Government consults on funding rates for extended entitlements in England

DfE has today launched a consultation on the new funding rates which will apply for 2-year-olds and under 2s when the new entitlements are introduced in England in 2024-25. The consultation sets out the government’s plans which are in brief:

  • A new funding formula for both disadvantaged 2-year-olds and 2-year-olds with working parents. The illustrative modelling suggest this would produce a national average hourly funding rate for 2-year-olds of £8.17, with a range of rates for local authorities from £6.89 to £11.86.
  • A new funding formula for children under 2 with working parents. The illustrative modelling suggests a national average hourly funding rate for the 9-month-old up to 2-year-old entitlement of £11.06 with rates for local authorities ranging from £9.33 to £16.17.
  • To extend eligibility for Early Years Pupil Premium (EYPP) and Disability Access Fund (DAF) to the new entitlements
  • To extend the framework of rules which local authorities apply to creating local funding formula for 3-/4-year-olds to cover the new entitlements including the model of a base rate plus supplements (mandatory for deprivation but others optional) and SENIF. The rules regarding pass-through rates and contingency funds would also apply to the new funding rates, with the pass through rate initially remaining at 95% but at a future date increasing to 97%.

Like the current funding formulae, under these new formulae the allocations to local authorities will be based on a base rate which will determine 89.5% of the rate plus an additional needs factor of 10.5%, multiplied by an Area Cost Adjustment reflecting local wages and premises costs. The additional needs factor will differ from the current formulae by including a mix of FSM and IDACI data with the stated aim of providing of better ensuring that the measures reflect areas with pockets of deprivation.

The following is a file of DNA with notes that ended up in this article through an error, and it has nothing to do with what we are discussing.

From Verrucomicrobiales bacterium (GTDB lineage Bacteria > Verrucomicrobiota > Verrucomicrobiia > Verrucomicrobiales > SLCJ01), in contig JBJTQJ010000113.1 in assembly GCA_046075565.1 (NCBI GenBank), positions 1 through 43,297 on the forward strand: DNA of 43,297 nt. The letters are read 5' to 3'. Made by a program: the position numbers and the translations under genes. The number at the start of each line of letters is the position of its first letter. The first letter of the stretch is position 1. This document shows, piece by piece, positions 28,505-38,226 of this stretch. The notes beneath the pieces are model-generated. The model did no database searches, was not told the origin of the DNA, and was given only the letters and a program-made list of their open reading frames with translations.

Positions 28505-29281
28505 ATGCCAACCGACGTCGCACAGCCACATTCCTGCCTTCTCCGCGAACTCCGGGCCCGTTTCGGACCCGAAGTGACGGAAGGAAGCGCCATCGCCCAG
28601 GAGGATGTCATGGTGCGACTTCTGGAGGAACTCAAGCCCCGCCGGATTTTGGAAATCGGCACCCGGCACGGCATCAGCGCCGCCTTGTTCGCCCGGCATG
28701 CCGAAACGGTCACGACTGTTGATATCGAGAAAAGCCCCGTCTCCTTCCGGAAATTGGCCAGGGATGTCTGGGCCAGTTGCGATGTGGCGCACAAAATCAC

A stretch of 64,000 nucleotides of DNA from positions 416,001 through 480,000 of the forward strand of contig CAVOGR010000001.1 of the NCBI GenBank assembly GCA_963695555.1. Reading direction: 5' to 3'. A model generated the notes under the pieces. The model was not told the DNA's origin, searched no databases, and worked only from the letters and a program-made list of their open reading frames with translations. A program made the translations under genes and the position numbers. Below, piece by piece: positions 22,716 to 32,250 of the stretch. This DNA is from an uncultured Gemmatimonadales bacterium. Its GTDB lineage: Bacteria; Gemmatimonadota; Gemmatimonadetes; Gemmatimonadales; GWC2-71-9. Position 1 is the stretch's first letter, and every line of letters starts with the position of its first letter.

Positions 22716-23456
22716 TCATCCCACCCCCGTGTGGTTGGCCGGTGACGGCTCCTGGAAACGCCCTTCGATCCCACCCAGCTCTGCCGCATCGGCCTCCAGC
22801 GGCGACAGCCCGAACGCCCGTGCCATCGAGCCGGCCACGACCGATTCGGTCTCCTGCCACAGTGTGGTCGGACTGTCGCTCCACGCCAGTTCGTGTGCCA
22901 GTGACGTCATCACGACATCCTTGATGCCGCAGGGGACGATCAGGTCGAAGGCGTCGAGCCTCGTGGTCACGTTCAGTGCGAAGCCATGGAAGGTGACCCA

The existing funding formula for 3- and 4-year-olds is out of scope of the current consultation, as is the maintained nursery school supplementary funding. However, there is an open question at the end of the consultation response questionnaire.

The timetable for the introduction of the new entitlements is that parents will be able to access additional childcare for 38 weeks per year as follows:

  • Now: 15 hrs/wk for eligible disadvantaged 2-year-olds, 15 hrs/wk from term after child’s 3rd birthday, 30 hrs/wk for children of eligible working parents
  • From April 2024: As now 15 hours for 2-year-olds of eligible working parents
  • From Sept 2024: As now plus 15 hours for children from 9 months old of eligible working parents
  • From Sept 2025: As now plus 30 hours for children from 9 months old of eligible working parents

We welcome the recognition that the staff: child ratios for younger children give rise to increased costs, and that these new entitlements need to be funded to a higher level than those for older children. We welcome the extension of EYPP and DAF to the younger age groups, and the inclusion of a disadvantage supplement in the formula. However, we are concerned that

  • settings will remain unable to cover their costs if the rates for 3- and 4-year-olds are not also raised to reflect the real cost of provision, and that this will undermine the ability of the sector to offer the new entitlements
  • there is insufficient differential between the funding rates for children of working parents and disadvantaged 2-year-olds, with only the current rate of EYPP and disadvantage supplements which are a maximum of 10% and in practice very much lower. It will be far cheaper and easier for settings to have children of working parents for 30 hours than to take disadvantaged 2-year-olds which will negatively affect take-up of the latter entitlement
  • a failure to extend the MNS supplementary funding to cover the new entitlements will once again put MNS in the impossible position of having to choose between offering the entitlements local families want and children need but increasing their deficits to do so, or not offering what is needed, restricting parents choice and impacting on the viability and attractiveness of the school
  • this additional funding needs to come with additional checks and balances to ensure that settings are incentivised to invest in the quality of provision. With increasing numbers of private equity firms involved in the market, public money must be supporting frontline services not increasing profit levels. There will also need to be clarity to ensure that government entitlements remain free at the point of use, with clear guidance and enforcement regarding any permissible additional charges to parents and carers.

Read our draft response to the consultation below. We welcome comments from members on the consultation, as well as urging members to respond directly.

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